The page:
PRSB People Network event a success

All of PRSB’s standards are co-designed and co-led by people with lived experience. We set up the People Network to centre these views and strengthen our public engagement to improve our processes and champion better information sharing to improve health and care services.

We held an online workshop with our People Network this month to discuss how we can better consult with service-users and ensure that people’s priorities are heard and addressed. The workshop was led by People Network member and co-lead of PRSB’s shared decision-making project, Lawrence Mudford, and we were pleased to have a mix of experienced members and new faces in attendance.

Lawrence kicked off the workshop with a conversation around consultation formats and asked participants for their views on specific pre-consultation materials as well as the style and organisation of consultations more generally.

While participants welcomed materials such as background briefings and introductory videos to get everyone on an equal footing before a consultation, they emphasised the importance of ensuring these materials were in clear, lay language and as concise as possible. Additionally, members pointed out that PRSB should follow up with the network after the project’s completion to show how their contributions have affected the standard’s development and influenced its implementation. This, they felt, would show the difference their input is making.

On the topic of inclusion and accessibility, members agreed that involving diverse groups of people in PRSB’s work is important but felt there was no easy answer to achieving this. The best option, they thought, was to engage with grassroots organisations to cast the net wider, particularly when trying to reach those who aren’t digitally enabled.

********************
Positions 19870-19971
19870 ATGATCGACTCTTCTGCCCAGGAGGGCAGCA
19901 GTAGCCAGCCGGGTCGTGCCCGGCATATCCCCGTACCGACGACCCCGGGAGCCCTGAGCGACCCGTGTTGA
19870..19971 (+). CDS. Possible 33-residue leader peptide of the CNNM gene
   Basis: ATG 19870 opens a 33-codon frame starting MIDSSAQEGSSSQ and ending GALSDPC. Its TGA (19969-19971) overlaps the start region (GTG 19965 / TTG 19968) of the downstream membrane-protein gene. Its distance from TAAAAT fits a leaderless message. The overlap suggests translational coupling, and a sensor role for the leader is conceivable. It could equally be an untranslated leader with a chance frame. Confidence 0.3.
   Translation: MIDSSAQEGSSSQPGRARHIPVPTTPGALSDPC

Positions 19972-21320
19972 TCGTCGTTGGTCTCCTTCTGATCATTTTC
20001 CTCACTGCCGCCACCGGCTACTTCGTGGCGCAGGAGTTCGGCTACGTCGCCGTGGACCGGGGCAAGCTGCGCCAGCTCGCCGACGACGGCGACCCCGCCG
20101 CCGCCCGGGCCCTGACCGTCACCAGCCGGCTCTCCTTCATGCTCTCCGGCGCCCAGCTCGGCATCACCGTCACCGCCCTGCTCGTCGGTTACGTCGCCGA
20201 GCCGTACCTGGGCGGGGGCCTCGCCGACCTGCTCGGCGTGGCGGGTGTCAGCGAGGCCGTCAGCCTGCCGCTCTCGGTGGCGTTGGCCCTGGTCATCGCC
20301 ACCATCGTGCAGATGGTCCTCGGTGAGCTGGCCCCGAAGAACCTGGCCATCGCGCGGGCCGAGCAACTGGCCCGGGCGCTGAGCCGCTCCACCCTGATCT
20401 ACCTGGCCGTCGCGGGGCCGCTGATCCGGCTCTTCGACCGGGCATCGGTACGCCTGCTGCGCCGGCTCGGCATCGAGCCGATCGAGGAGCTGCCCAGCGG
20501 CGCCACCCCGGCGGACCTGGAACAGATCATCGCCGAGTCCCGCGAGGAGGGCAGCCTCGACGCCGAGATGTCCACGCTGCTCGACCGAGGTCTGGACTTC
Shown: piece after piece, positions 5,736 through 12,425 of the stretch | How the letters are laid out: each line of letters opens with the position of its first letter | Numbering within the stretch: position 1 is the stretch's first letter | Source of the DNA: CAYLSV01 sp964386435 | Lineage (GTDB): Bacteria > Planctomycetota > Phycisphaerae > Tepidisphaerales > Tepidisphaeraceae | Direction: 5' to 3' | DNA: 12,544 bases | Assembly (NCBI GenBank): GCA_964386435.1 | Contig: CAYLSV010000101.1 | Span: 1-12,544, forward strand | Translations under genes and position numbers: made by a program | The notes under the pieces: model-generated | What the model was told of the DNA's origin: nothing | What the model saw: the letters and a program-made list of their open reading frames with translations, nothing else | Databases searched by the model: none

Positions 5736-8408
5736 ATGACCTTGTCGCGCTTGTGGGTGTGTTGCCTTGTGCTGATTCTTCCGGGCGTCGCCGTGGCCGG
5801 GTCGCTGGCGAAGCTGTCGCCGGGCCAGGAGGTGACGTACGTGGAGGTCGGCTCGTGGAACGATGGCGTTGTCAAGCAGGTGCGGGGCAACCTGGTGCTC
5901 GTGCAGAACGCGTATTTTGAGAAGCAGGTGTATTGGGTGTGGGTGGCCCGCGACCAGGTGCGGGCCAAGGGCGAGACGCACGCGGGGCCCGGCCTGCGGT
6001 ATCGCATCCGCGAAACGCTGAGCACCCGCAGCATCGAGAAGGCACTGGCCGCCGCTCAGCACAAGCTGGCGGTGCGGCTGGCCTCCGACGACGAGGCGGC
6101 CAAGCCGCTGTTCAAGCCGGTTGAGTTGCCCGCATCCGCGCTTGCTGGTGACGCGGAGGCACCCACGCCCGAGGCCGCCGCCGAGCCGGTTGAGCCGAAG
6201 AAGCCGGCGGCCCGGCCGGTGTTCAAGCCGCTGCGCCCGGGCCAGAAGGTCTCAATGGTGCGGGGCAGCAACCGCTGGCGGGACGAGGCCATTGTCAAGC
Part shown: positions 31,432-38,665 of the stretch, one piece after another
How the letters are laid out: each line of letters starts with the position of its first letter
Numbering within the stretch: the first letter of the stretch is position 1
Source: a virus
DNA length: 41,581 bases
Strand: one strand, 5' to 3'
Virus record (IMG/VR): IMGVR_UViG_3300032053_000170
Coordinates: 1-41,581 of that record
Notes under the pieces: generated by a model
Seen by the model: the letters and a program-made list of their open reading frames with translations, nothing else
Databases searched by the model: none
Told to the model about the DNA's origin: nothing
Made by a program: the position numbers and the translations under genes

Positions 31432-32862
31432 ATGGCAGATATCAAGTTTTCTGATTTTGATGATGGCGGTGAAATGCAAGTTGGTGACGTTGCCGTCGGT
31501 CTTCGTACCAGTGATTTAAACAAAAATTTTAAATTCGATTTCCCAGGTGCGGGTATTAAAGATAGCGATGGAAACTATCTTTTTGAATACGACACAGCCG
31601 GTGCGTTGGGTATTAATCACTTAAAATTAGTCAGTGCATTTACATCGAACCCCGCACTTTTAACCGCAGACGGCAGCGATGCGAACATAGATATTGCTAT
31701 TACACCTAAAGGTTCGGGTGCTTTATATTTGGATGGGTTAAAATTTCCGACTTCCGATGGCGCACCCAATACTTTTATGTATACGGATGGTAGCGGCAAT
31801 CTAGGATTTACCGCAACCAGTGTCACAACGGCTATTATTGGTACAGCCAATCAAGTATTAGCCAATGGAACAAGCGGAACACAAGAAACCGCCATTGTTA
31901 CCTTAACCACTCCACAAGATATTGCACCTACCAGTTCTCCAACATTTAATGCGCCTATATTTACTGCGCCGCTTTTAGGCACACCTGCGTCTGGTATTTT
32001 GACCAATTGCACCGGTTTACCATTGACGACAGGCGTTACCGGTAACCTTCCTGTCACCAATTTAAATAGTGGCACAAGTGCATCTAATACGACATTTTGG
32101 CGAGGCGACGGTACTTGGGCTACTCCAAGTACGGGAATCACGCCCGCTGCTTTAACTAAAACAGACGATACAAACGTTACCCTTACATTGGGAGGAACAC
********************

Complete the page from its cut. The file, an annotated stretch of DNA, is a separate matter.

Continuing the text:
The group then gave their thoughts on a few specific examples of consultations. When discussing surveys, participants felt that making the design as user-friendly as possible is key. Suggestions included, removing automatic web timeouts, stating the length of time needed to complete the survey at the start and making sure we allow for one answer per question and don’t ask three questions in one.

Going forward, the event gives PRSB much to consider. Among our priorities will be organising further work with the Network on the topic of self-management. During the discussion, the topic of self-management of long-term conditions was raised and some participants felt that this was an area of work the PRSB should focus on.

‘Sometimes self-care just trips off the tongue without an acknowledgement of the complexities of it and also how difficult it is’ – Alison Allam, People Network member

The PRSB will look into how our work on standards can support people who continuously self-care by giving them the information they need to do this and how we can consult with the People Network to develop this project. If you would like to learn more about the People Network, please email

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